Friday, March 22, 2024



Photo Credit: Alvin Balemesa

In the spirit of international women's day - which I know possessed me late - I decided to write a woman-themed story. To show its contrition, this spirit has decided to stay the rest of the month and make all my March stories female focused. 

(Pauses for a minute silence to let the  feminists' cheers calm down). 

*Taps impatiently. Sighs and continues the story regardless.* 

I went to the hospital today. My head hurts. A sharp pain had embedded itself in my cranial nerves. It traveled down my spine to the rest of my body. Soon, everywhere began to hurt too. 

Photo Credit: Camila Quintero Franco

I was whiny and irritable. I lashed out on everyone that dared come close. Just in case they weren't feeling my pain enough, I reminded them every minute. You see, I was on a missionary journey - to frustrate everyone around me. Not even my father's quick journey to the hospital spared me a detour from this quest. The thought of them poking needles into my body in a frantic search of veins made me even more determined to achieve this mission. Poor man. When my father added a mental check-up to my growing list, I didn't raise an eyebrow. 

The doctor took his time. After many years, he appeared in a second and was determined to disappear in the next. Not even the painstaking description of my pain made him bat an eyelid. Instead, he darted a glance on his wristwatch and sighed. 

"A petty inconvenience," it seemed to say. 

I huffed. And puffed.

Photo Credit: Gideon Hezekiah

He scribbled a signature that was supposed to make the pharmacist give me my cure and with a pat on my back, he was out.  If I didn't know better I would have sworn I saw his lips curve in the tiniest bit of a smile. Maybe I was seeing things. And should take my father's advice to go for a mental check-up. Nonetheless, if you ask me about sadistic doctors, I will tell you about this one. 

I was a few steps away from the pharmacy when a sharp piercing scream broke out into the thin air. It split everything it touched including my head. Or what was left of it. So much for nursing a migraine all night. I held the pieces, trying to stay sane. 

The scream came again. And again. Till it became an unsteady rhythm of drum beats. Until it rented the air with its music. Until it tore at my heart. I knew what this was. Suddenly, the throbbing in my head paled. 

Photo Credit: Prince Akachi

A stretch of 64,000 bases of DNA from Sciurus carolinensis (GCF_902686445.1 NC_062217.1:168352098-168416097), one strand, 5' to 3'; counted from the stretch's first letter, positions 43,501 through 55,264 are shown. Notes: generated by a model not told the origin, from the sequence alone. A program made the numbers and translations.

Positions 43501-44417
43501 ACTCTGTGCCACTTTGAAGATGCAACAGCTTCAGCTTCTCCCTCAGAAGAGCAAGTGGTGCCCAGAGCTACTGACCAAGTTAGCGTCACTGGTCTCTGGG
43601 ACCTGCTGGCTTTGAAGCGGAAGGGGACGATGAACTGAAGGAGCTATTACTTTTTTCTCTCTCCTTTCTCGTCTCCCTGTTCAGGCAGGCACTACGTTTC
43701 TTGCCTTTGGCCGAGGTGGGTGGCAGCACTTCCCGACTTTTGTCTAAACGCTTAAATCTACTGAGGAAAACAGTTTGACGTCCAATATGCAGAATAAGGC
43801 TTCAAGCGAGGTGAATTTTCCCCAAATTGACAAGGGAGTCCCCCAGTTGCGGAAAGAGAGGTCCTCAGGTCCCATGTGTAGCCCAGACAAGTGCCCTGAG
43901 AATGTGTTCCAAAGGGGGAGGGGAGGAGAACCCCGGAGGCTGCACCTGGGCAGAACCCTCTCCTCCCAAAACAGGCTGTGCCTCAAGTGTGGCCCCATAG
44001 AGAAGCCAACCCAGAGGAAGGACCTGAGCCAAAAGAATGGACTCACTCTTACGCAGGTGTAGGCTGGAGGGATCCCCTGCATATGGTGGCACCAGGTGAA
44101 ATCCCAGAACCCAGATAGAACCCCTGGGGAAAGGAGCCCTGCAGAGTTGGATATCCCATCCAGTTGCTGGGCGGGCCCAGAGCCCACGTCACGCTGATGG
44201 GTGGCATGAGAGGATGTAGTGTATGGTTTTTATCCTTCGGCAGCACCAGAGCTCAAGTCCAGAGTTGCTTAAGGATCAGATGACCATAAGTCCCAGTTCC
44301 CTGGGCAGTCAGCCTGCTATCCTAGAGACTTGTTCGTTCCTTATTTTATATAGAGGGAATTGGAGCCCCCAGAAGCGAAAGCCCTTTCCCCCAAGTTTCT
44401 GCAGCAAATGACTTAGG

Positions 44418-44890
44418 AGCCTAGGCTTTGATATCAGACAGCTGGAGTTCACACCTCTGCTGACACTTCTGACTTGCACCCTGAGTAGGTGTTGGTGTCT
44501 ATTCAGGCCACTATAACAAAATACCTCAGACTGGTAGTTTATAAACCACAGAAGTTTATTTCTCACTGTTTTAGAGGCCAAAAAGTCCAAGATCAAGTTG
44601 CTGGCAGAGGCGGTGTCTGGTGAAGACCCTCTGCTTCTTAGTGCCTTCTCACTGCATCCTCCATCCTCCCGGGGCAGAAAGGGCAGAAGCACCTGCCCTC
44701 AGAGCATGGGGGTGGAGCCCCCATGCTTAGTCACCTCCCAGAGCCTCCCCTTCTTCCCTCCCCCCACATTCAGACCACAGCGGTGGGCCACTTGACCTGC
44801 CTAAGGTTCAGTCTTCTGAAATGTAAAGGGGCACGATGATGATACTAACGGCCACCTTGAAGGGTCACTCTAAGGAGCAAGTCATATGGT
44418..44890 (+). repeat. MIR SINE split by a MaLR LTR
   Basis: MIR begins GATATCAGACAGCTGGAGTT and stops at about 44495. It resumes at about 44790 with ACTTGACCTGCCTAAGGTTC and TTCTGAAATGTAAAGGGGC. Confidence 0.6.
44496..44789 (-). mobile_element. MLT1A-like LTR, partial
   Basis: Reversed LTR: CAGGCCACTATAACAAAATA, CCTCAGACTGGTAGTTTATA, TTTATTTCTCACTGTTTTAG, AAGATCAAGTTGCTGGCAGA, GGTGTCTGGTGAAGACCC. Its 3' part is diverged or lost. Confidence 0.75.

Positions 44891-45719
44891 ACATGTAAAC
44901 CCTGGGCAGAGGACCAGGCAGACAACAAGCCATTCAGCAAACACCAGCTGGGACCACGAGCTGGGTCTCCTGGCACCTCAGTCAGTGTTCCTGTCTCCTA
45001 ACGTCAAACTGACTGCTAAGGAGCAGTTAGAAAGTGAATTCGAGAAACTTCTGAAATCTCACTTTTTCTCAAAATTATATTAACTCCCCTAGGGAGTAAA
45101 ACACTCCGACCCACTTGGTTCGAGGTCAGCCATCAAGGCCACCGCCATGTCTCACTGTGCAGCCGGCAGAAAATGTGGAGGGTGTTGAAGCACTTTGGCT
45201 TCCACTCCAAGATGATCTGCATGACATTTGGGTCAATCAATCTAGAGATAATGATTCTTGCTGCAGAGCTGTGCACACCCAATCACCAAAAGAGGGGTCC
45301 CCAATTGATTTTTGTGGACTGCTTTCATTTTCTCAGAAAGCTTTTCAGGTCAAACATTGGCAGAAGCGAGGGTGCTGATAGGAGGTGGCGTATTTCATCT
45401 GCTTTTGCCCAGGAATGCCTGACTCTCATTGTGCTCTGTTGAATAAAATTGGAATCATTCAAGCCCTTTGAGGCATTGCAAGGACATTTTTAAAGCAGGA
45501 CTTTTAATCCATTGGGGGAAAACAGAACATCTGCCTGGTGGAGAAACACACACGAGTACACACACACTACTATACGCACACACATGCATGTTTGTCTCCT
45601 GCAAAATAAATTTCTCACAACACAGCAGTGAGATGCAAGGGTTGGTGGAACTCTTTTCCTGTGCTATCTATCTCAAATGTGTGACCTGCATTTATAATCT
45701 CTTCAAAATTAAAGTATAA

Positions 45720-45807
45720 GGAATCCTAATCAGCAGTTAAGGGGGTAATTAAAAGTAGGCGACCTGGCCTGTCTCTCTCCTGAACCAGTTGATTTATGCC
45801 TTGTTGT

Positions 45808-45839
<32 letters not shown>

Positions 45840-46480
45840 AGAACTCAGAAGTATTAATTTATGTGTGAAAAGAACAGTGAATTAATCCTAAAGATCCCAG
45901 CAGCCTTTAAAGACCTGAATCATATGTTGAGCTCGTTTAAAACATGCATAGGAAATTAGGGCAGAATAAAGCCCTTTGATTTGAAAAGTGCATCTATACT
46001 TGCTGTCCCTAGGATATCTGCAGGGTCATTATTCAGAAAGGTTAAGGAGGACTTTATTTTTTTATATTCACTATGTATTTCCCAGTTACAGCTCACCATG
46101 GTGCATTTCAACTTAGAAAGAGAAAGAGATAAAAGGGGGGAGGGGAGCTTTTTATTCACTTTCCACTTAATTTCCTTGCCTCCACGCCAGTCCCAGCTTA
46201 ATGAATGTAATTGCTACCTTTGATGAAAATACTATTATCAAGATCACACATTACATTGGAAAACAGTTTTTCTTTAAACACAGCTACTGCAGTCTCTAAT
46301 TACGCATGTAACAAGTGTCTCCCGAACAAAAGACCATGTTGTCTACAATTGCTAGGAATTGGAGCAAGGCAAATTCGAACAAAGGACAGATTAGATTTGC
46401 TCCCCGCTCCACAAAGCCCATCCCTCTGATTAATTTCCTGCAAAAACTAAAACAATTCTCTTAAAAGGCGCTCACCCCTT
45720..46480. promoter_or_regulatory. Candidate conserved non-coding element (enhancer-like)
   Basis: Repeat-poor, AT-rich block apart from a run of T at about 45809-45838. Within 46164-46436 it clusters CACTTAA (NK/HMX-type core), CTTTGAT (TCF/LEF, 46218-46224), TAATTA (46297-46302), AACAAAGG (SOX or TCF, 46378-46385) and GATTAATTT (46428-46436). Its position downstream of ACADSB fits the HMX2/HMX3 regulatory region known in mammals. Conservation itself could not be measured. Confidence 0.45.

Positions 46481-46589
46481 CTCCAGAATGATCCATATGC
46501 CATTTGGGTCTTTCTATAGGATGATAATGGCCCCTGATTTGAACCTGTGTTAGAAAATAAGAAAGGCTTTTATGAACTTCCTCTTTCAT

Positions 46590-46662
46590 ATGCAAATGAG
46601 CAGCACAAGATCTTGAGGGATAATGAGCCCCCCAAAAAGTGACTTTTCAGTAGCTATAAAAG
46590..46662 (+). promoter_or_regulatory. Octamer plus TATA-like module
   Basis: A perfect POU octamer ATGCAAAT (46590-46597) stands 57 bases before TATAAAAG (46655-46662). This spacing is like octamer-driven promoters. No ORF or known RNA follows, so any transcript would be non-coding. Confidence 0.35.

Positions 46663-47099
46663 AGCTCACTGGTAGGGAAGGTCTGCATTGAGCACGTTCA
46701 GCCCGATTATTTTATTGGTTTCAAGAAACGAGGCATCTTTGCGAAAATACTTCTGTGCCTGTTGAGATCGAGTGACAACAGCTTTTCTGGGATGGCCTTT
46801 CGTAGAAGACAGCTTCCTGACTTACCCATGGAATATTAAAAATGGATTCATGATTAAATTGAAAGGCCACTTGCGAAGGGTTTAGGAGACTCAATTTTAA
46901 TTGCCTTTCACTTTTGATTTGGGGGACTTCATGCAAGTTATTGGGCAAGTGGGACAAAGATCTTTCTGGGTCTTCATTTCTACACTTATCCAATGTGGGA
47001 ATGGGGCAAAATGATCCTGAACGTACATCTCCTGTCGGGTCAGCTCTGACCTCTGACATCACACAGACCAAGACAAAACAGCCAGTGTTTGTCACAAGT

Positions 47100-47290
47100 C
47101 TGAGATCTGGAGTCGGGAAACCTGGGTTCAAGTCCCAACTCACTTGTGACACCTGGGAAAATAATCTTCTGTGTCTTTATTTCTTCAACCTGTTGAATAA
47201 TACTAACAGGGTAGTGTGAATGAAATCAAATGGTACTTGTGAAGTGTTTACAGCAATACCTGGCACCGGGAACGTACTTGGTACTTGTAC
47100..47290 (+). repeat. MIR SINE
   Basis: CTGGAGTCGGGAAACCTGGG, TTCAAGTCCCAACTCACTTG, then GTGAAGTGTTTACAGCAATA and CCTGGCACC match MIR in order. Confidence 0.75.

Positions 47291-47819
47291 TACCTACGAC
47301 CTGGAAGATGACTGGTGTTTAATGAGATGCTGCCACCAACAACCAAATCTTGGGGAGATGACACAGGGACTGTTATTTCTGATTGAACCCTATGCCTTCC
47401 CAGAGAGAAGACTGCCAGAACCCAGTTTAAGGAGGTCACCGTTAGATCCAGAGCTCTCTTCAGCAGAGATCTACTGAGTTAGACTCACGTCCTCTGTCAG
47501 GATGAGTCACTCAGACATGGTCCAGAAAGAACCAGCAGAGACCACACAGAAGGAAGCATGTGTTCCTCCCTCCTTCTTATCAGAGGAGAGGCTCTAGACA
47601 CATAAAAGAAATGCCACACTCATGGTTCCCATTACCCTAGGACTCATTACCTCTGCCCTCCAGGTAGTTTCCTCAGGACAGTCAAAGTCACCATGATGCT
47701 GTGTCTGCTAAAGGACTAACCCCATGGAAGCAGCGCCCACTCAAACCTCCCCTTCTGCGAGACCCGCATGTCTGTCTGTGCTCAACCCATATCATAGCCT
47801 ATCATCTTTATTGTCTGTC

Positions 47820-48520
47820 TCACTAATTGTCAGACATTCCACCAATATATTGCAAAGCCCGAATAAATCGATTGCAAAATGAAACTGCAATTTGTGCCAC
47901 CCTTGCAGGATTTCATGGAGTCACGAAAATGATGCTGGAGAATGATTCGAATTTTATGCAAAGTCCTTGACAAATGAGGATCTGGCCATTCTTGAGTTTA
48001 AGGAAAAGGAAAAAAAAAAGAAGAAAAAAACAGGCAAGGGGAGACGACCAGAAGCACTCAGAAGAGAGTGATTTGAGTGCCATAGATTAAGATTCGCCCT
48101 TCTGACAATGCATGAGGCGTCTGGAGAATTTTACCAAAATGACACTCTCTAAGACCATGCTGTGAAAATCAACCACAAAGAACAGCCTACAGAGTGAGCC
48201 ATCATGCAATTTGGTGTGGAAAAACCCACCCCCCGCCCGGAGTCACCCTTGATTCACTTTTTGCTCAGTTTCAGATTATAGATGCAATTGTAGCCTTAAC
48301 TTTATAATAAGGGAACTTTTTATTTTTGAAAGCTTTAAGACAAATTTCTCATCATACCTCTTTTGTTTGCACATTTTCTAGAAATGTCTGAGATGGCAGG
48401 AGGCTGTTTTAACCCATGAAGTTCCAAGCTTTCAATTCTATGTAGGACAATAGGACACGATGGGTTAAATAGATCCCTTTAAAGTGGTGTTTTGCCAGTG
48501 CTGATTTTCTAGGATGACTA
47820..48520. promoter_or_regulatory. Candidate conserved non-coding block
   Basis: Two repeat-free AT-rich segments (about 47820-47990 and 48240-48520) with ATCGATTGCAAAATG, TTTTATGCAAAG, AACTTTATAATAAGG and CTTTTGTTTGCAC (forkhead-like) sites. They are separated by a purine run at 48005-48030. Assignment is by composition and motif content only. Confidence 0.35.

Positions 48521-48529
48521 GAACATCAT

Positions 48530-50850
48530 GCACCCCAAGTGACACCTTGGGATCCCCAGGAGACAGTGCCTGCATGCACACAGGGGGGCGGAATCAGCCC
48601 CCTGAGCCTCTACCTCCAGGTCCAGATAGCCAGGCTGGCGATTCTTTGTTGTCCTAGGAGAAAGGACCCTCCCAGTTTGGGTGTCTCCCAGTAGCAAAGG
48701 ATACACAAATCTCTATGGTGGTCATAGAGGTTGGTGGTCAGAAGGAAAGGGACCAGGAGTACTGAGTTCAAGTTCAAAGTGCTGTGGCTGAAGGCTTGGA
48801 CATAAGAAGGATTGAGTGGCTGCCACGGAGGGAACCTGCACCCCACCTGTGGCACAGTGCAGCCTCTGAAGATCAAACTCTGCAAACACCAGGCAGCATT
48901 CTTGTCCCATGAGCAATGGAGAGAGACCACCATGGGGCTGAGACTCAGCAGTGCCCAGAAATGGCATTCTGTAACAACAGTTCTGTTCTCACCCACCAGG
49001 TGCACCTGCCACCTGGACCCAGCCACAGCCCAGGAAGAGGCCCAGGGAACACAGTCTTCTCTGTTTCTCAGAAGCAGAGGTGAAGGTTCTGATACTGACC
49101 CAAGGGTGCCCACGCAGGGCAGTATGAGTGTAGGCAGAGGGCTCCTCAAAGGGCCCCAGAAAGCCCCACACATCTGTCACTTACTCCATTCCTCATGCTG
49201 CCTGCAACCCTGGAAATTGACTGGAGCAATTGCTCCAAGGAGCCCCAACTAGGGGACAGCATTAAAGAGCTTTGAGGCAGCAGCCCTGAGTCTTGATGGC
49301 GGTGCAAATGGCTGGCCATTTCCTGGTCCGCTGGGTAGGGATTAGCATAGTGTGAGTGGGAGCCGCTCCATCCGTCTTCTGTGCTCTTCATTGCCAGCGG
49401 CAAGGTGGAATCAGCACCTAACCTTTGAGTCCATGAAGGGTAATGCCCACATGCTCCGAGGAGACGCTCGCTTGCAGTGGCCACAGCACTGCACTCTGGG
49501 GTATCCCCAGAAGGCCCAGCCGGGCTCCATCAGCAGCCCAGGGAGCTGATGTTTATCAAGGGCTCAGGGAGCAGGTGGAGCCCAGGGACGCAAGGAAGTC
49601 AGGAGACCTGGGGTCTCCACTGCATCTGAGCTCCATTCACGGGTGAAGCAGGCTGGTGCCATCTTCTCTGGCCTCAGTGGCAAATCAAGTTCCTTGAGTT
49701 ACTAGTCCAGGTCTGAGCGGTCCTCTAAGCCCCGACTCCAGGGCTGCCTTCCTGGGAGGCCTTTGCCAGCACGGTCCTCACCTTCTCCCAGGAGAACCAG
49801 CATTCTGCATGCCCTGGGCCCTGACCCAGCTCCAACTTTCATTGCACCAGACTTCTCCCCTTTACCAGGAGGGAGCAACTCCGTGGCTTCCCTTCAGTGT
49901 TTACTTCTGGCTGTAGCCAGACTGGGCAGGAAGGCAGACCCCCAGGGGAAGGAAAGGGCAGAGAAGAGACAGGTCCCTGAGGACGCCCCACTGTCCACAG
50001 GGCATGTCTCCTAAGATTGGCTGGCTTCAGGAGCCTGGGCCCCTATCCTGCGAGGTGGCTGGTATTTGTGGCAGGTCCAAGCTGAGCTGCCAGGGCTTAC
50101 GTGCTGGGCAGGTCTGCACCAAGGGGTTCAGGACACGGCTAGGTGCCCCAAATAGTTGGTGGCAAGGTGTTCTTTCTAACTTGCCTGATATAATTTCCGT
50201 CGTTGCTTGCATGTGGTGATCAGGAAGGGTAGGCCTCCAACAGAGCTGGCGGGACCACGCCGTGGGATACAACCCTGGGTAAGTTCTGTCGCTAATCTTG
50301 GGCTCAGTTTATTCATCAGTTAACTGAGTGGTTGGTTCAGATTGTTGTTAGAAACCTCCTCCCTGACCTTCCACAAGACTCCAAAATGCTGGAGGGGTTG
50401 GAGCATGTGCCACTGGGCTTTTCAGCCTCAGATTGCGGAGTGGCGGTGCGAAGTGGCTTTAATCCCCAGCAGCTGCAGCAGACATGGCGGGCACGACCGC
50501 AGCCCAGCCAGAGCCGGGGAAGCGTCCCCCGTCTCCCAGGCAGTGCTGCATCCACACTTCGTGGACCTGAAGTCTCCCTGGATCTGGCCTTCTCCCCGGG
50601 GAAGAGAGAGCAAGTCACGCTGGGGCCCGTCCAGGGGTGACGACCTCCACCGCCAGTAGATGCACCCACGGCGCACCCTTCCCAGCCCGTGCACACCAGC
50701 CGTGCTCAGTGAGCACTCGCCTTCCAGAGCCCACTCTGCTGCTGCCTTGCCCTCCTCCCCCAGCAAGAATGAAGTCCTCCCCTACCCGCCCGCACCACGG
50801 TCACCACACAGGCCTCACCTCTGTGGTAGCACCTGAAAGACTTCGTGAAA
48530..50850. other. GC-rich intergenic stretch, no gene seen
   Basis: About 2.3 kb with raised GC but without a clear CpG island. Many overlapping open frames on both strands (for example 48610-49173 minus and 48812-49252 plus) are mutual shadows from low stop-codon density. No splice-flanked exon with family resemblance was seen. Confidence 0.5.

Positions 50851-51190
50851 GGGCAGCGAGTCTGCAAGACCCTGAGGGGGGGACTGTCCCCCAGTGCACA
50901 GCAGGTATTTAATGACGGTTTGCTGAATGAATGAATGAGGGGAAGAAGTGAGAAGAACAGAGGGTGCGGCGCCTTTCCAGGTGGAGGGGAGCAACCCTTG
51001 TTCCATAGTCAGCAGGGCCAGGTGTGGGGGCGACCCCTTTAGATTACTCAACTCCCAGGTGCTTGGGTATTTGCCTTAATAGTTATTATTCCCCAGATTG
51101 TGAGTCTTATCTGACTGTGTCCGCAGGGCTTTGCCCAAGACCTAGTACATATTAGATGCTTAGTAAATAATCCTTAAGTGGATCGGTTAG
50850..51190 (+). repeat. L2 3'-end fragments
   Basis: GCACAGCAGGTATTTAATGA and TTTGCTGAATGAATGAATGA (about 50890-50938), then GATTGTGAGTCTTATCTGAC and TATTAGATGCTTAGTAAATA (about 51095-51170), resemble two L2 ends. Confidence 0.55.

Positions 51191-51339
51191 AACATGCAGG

The grief drew me in till I was in the ward it oozed from. It smelled like what had happened. Death. My sadistic doctor was there. Trying to keep the crying woman together. But she was not my head. It is not every ailment that can be cured. And it is not all broken things that can be fixed. Even when we succeed, some ailments never lose their symptoms and some scars never fade.

Words rushed out in an endless flow of madness. You will see why the doctor's efforts were futile. There was no need for this woman to keep it together. In fact, she had flung sanity away. Perhaps it landed on me. I was able to make out a few words as I drew closer. 

The dead man was her husband, the breadwinner. There are 5 children to cater for. The youngest was barely off her teats. Born premature, his birth had drained their pockets. She had taken a long break off the labour market to take care of him them.   

“It was supposed to be a brief illness,” she said. 

“We didn't plan for this.  Chi m, where do I start from?” she wailed. 

Photo Credit: Annie Spratt

The floodgates broke open. We were soon drenched. A downpour of emotions she could not hold in. Her cries came out in long howls. I feared for her throat. I knew pain. I cried when I ailed. My cries were well crafted packages tied for others to open and share my pain. This one came from packages that burst open. That hurt from holding it in for so long. It became a dirge, tearing at our heart because it tore hers first. She clung to the doctor's garbs for refuge. 

If you are an African surviving in a patriarchal enthroned society, you may understand the fate that befell this woman. Even if she didn't experience sporadic interruptions in her career (if she had one). Even if she was educated enough to face superstitious customs. Even if she was strong enough to fend off money hungry relatives. Or had a bunch of supportive feminists as sisters. Right here, in the middle of any other hospital in South Eastern Nigeria, in a puddle of her own tears and sweat, we knew she will never be same again. 

Photo Credit: Micheal Awalla

The doctor did a better job. I see why he was impatient. Why he thought I needed more than my ailment to cry. Maybe I judged him a little too hard I thought as I tiptoed out the ward. My father would never hear of my eavesdropping. It was a quiet ride home. I will later lie down in bed that night, in thought, baffled by my own ingratitude. The things I've taken for granted. 

I became thankful for the little things. For Life. Family. Friends. The gift of sharing this ride with them. A generous downpour of Grace. 

To every Rose that grew from Concrete; Blossom!

8 Comentários:

  1. To every Rose that grow from concrete blossom❤️

  2. Great write. I could almost relate

  3. Really emotional.. I like this one

  4. I was so immersed in the story I almost cried.

  5. I feel you sis 😩👏🏽❤️

  6. The ending paragraph ❤️❤️❤️

  7. I too am 'baffled by my own ingratitude' sometimes.
    This is a beautiful piece, very touching 💗

  8. Hey dear, that was an incredible read. Apt rendition!